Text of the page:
• Perspectives on Change in Commercial Refrigeration

    June 22, 2010
    Specialize, serve, improve, comply

    Life is a challenge. And if you operate a commercial refrigeration business, some days you feel as if you’ve many lives in a 24-hour period. There’s little margin for error, and much to consider when maintaining refrigeration systems that are essential to human health and safety, and around which are swirling many significant issues.

    The low and medium temperature world is being influenced by customer quests for the utmost in efficiency. Service is becoming more based on true customer/contractor partnerships for the long run. Technology requires technicians to be learning something new every day. Refrigerants are held up to constant review, and energy is on everyone’s mind.

    ContractingBusiness.com editors recently spoke with leading-edge contractors and manufacturers, to learn their thoughts on the major influences that are shaping the commercial refrigeration industry’s service and technology mindsets in the coming years.

    The low and medium temperature world is being influenced by customer quests for the utmost in efficiency. Service is becoming more based on true customer/contractor partnerships for the long run.

    Technicians and Technology
    You make or break your business in the field, and you can’t be without quality technicians, insists Stan Shumbo, vice president and co-owner, Eastern Refrigeration Co., Colchester, CT.

    “Your technicians must be up to speed on new technologies, from computer systems to new refrigerants. Second, they must maintain a good communications network between their service technicians, dispatchers, and service managers. Their ability to communicate well is critical.” Shumbo says high-efficiency equipment is having the greatest impact on training and the industry as a whole. This includes super-efficient variable speed fan motors, and stretching the efficiency of coils, display cases, and walk in coolers.

    “Everything today is computer driven. Now we’re seeing electronic expansion valves (EEVs) becoming standard,” Shumbo says. Reducing refrigerant charges by adopting new configurations is also becoming an essential knowledge area. Next comes the secondary technology, which is helping to get refrigerant out of the system, using secondary coolant such as glycol or carbon dioxide (CO2,) to reduce the refrigerant charge, and streamline a facility’s carbon footprint.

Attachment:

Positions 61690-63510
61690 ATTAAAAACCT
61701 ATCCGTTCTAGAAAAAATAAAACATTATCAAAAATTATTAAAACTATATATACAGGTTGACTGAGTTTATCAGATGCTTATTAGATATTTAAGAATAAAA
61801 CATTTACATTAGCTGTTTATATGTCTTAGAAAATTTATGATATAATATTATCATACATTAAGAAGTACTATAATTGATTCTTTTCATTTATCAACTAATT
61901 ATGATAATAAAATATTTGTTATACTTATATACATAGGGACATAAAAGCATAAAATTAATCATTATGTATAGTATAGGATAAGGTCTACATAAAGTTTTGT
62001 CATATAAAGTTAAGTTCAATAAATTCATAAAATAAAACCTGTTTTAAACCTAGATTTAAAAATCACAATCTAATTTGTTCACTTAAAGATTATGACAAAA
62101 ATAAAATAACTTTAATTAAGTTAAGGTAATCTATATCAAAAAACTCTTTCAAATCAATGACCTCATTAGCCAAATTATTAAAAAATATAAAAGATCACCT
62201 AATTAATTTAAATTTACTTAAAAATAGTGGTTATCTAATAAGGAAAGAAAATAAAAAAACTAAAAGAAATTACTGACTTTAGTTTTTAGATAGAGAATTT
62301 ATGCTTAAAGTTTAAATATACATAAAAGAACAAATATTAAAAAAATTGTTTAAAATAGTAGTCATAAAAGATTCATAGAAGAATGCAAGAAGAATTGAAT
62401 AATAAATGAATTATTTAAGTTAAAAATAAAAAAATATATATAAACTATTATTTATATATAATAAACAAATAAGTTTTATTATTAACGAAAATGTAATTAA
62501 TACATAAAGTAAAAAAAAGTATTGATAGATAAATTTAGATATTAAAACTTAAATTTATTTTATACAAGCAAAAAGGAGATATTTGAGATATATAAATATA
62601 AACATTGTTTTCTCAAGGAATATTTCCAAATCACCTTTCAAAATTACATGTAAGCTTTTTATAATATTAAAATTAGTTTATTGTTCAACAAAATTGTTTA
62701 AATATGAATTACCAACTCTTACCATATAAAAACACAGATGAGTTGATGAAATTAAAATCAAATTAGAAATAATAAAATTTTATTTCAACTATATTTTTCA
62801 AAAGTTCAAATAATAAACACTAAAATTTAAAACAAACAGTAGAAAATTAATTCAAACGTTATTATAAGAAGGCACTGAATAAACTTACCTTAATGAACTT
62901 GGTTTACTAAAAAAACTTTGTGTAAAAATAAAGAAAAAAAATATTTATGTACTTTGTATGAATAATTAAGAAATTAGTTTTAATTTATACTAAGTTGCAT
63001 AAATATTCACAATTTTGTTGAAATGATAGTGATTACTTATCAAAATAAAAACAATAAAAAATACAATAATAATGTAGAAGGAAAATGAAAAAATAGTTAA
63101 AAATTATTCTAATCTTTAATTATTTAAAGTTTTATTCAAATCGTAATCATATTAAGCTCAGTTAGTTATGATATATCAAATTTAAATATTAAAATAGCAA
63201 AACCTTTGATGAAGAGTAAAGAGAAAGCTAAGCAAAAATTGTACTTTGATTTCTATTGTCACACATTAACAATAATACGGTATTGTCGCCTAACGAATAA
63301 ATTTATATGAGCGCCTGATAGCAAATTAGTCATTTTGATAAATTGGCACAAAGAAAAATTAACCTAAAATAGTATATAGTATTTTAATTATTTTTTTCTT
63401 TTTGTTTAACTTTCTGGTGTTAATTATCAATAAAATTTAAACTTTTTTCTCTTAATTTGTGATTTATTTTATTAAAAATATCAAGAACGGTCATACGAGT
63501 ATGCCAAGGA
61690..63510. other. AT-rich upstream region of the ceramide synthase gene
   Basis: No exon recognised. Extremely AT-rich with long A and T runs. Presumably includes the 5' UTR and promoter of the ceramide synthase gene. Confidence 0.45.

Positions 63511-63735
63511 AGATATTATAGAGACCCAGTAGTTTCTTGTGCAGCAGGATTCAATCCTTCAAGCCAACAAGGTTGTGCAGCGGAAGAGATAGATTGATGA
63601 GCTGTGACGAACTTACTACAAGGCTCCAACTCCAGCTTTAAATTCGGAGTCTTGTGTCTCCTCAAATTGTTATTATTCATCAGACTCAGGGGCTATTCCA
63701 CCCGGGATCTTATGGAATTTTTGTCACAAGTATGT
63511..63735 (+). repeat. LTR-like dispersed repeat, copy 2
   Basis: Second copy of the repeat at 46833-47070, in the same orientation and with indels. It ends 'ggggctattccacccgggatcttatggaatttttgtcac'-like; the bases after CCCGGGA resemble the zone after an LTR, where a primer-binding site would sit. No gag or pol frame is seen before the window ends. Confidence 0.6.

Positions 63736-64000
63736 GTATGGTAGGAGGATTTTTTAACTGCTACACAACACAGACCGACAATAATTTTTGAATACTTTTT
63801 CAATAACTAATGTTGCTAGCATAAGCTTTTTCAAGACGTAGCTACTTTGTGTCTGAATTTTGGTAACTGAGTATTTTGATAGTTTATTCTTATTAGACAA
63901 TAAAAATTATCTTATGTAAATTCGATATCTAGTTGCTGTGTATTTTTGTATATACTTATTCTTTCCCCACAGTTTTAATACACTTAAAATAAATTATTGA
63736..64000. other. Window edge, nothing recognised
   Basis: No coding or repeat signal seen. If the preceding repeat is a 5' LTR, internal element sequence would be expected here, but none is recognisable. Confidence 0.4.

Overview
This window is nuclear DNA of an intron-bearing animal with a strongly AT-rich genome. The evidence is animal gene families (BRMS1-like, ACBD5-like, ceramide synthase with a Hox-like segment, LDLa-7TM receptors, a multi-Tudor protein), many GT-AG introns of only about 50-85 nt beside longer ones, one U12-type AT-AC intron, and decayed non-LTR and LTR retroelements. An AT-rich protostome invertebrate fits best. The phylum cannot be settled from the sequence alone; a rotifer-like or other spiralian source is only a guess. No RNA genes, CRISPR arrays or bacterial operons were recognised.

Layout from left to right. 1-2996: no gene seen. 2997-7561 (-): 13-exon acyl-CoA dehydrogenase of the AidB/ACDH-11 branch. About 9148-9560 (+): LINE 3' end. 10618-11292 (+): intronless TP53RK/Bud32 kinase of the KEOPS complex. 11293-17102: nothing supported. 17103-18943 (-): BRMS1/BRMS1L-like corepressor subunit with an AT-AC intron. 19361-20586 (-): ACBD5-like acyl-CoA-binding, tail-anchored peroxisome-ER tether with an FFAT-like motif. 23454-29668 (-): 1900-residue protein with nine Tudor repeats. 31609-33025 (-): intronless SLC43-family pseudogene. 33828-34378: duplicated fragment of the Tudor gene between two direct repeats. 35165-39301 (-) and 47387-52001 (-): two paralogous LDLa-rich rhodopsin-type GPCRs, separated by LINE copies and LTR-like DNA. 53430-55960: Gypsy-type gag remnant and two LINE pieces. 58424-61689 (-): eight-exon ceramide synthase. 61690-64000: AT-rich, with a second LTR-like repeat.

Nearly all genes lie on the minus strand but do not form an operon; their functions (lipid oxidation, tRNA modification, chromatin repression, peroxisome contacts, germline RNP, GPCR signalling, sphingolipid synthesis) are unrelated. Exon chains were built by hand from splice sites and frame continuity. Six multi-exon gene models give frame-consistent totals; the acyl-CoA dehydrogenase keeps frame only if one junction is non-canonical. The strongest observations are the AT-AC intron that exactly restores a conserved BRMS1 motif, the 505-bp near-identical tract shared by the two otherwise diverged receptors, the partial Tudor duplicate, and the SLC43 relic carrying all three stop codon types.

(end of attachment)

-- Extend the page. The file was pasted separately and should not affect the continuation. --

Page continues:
Bigger Customers, Centrally-Owned
    Shumbo has seen a lot of change related to technology, over his 30 years in the industry. Today, improved technology is paired with a need to be aware of customer relations. In the supermarket realm, the bosses have gotten bigger.

    “Looking across broad base of my customers, I see that most used to be independently owned. Now, 80% to 85% of those stores are corporate-owned. You don’t have the same one-on-one relationship. You interact with a manager, but they’re not the “owner.” That’s the biggest change I’ve seen. “My role is simplified when I can show my capability, and build up a rapport. Any expertise you can bring makes their job easier, he says.

    Refrigerant Issues Will Remain
    Until they find the “perfect” natural refrigerant, phaseouts of forulated gases will be regular events on the Environmental Protection Agency’s (EPA's) to-do list. “It’s going to be similar to what we’ve gone through with R-12, R-502, and other early refrigerants. Now, they’re looking at 404A as having global warming potential (GWP), he says. “GWP is driving this industry to reduce refrigerant charges. Eventually, the cost of refrigerant will be so high due to regulations we’ll have no other choice.”

    Case Specialist Sees Sophistication at Work
    J.R. Hutchinson is vice president of technical operations for ISI Commercial Refrigeration, Dallas, TX. From three Texas offices, ISI installs and services commercial freezers and refrigerators for hospitals, hotels, restaurants, and cafeterias. Like Shumbo, Hutchinson has seen lots of change in his three decades of experience. It’s changing still, most notably in the dominance of specialization and ownership.

    “Thirty four years ago, the industry was populated by many small, independent companies working on relatively few pieces of complex equipment. Now, we see fewer small companies replaced by larger, specialized companies,” he says. “Equipment, too, is more specialized and computerized. Energy restrictions are certainly in play, driven by standards established in California. Refrigeration equipment has become substantially more sophisticated, very quickly.”

    Smaller, less nimble companies must adopt new methods and learn new technologies to remain viable. “Many smaller companies don’t know of all the new rules and regulations that are in place in states and cities,” Hutchinson explains. “For example, the minimum thickness (R-value) of insulation on a walk-in cooler has increased substantially. Unless a contractor keeps up with that, they could install a piece of equipment that technically isn’t legal.” Hutchinson says the National Association of Food Equipment Manufacturers (NAFEM) latest working Protocol will define the commercial kitchen of the future. It provides real-time informational tools to address five critical areas: product and inventory management; asset management; labor management; food safety; and of course, energy management.

    The Protocol could permit every piece of kitchen equipment to communicate with other equipment. This will give the operator the power and flexibility to select the equipment, software, and support that best suit his or her needs.